This photo was taken in Vienna, after a long and fascinating walk around Rotes Wien, the living fabric of 20th century social democracy in Vienna – public housing, baths and schools, all designed and built to such a good standard that many remain in use 70 or 80 years after their construction. This is what Creative Europe is about, what the European Union itself is about, when it’s paying attention – bringing citizens of different countries together to share their experiences, learn to understand and value their distinctive cultures, and recognise their essential interdependence.
Almost everyone in the photos in this page is a playwright, those who are telling our stories today and to the generations who come after us, and who might wonder what was Rotes Wien, or why so many Hungarians live in Romania, or how Berlin and Barcelona are accommodating their new citizens. These and so many more stories formed the basis of a series of three day workshops that Cristina Da Milano and I facilitated for Fabulamundi between 2018 and 2020.
The last of these sessions happened at the end of January last year, in snowy T and was one of my last trips before the lockdown. Ten playwrights squashed into a small room at the University of Târgu Mureș, to talk over oranges and coffee, hear from local experts and make connections with each other. None of us knew that the final event, the big conference-cum-festival we’d planned for Rome in September 2020 would be reduced to three online webinars.
None of us knew that that would be the least of out worries.
Last summer, I interviewed eight of the playwrights for a series of short films, over zoom, of course. I was at the edge of my comfort zone (and my competencies) and some of them were too. Fabulamundi wanted to continue to raise awareness of the writers’ work, despite the pandemic –I say despite because we tried not to let it dominate the conversation, nor to pretend it wasn’t happening either. Now I’m doing eight more interviews, and the lockdown is, frankly, the principle subject. How are these writers coping? What is happening to their work, and to the theatre sector in their countries? How is new technology helping them – or not? What are their hopes, or fears, for the future?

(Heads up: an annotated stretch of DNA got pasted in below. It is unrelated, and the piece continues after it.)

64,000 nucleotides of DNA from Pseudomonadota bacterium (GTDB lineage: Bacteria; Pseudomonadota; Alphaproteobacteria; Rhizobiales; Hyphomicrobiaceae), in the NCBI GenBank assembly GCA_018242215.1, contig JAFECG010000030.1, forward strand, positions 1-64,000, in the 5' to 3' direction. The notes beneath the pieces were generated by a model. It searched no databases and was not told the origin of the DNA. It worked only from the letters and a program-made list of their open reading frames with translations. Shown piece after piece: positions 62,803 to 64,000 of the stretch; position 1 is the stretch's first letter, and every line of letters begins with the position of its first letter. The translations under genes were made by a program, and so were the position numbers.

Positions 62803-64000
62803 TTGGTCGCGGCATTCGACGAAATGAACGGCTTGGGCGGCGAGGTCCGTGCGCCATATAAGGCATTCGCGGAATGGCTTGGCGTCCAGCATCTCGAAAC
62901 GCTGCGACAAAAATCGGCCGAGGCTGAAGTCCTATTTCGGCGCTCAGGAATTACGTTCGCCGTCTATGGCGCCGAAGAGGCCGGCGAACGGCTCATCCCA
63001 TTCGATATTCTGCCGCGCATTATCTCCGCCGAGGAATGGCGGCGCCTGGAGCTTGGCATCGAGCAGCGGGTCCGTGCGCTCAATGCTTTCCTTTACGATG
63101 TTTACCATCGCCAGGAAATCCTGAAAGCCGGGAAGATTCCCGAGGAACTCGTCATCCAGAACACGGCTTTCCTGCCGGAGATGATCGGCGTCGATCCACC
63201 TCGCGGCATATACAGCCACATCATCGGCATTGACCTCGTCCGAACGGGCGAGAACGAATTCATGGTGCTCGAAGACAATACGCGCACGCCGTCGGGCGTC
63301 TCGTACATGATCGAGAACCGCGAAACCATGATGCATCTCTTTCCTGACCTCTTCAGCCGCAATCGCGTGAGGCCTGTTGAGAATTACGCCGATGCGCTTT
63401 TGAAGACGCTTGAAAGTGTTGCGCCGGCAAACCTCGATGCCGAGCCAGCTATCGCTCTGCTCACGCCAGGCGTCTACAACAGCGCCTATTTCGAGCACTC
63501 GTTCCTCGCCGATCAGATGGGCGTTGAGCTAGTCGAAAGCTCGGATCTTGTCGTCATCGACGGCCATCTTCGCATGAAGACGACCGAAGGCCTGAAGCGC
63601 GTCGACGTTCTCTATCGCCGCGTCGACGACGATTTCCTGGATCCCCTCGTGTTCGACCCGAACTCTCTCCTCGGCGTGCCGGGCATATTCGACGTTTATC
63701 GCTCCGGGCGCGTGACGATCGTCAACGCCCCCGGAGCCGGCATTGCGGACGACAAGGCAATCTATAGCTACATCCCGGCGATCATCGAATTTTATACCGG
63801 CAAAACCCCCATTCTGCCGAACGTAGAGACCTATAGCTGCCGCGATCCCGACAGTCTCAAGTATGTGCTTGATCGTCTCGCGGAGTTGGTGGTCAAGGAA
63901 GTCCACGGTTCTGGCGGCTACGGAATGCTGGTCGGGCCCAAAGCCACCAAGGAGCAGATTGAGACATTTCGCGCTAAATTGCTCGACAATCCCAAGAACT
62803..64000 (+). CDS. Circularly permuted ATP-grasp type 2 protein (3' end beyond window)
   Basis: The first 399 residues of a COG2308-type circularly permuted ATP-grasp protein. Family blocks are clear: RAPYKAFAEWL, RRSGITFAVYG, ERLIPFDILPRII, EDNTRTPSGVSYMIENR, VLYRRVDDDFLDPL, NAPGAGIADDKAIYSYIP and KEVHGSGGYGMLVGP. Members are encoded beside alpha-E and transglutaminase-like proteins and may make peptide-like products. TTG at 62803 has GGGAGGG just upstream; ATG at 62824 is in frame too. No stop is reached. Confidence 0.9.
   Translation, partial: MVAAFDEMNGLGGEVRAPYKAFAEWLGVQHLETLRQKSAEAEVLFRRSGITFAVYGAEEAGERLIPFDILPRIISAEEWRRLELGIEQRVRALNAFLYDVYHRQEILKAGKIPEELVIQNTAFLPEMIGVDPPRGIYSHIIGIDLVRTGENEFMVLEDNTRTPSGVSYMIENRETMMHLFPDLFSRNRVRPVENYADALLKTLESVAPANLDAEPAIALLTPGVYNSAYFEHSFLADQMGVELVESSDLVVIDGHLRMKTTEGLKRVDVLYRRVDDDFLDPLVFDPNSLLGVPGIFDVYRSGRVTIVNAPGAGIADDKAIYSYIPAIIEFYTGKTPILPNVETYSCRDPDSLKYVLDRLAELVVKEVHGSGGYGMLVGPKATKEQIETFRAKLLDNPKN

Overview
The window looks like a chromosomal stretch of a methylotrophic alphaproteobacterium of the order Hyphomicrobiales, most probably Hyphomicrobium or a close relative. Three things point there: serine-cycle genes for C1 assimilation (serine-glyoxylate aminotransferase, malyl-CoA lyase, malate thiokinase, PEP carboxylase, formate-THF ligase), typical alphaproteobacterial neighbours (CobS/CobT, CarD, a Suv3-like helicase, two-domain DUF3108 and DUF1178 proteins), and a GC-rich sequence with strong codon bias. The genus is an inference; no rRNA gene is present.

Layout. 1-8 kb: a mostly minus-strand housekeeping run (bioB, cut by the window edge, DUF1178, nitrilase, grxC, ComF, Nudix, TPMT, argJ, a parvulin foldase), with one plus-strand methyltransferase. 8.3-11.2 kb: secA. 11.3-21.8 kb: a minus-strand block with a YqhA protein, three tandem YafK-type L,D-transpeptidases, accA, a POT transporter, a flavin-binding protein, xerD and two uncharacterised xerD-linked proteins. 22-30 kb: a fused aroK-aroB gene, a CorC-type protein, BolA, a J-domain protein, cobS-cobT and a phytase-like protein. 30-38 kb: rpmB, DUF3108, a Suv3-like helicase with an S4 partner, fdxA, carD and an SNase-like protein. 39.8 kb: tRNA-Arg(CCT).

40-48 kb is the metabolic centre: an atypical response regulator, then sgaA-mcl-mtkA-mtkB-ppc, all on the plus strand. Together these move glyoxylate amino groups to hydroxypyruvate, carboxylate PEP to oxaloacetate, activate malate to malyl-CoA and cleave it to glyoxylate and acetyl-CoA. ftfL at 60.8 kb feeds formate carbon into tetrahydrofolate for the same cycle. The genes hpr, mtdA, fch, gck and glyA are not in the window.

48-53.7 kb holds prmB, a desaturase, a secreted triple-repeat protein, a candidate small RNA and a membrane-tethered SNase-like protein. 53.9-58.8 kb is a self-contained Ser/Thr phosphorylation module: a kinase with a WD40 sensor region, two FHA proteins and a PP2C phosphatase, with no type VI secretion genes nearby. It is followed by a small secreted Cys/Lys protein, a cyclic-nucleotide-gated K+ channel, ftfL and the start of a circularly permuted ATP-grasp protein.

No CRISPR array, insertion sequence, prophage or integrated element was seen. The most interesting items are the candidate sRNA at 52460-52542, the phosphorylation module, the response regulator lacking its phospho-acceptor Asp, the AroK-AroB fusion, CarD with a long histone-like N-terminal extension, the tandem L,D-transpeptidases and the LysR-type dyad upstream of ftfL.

I’m writing this between two interviews, the first with Vít Peřina, speaking from his home in the Czech Republic, and the second with Romanian playwright Elena Vlădăreanu. I feel immensely lucky that I get to listen to such artists speak about some of the things that matter to them most. But I’m also very aware of what we lost, since we last saw each other in Nancy, Warsaw, Vienna or Rome – that easy human connection, shoulder to shoulder and maskless, hugs and kisses of greeting and laughter over our food. This was my life, and it will be again. There’s not much I’m sure of, but I am sure that our friendship, creativity, hope and activism will always bring us together, no matter what barriers stand in our way. For now these photos of the Fabulamundi Mobility programme are a reminder of better times as well as a promise of their return.
- The Fabulamundi Mobility Programme Report has just been published: click here to download a copy.
With thanks to my dear friends Cristina Da Milano, Claudia Di Giacomo, Valentina De Simone, and all the writers I got to meet during those Fabulamundi session: until we meet again.
Yes, every now and again I have a sad moment of thinking how much I miss the experiences that Creative Europe and similar projects generate. Online has its advantages but you don’t get those informal moments over a coffee or a beer. I also feel those are the times when I can relax and not worry about making sensible comments! Those pictures nicely encapsulate the sort of (intangible) discussions that happen.
Lovely to see Cristina da Milano too. Always enjoy working with Cristina.
And wonderful Vienna – totally agree about that district. My favourite part is the housing complex that is about a mile long (forgotten its name right now) – beautiful in its functionality. We haven’t advanced much in 80 years it seems.
Looks like an interesting report – look forward to reading it.
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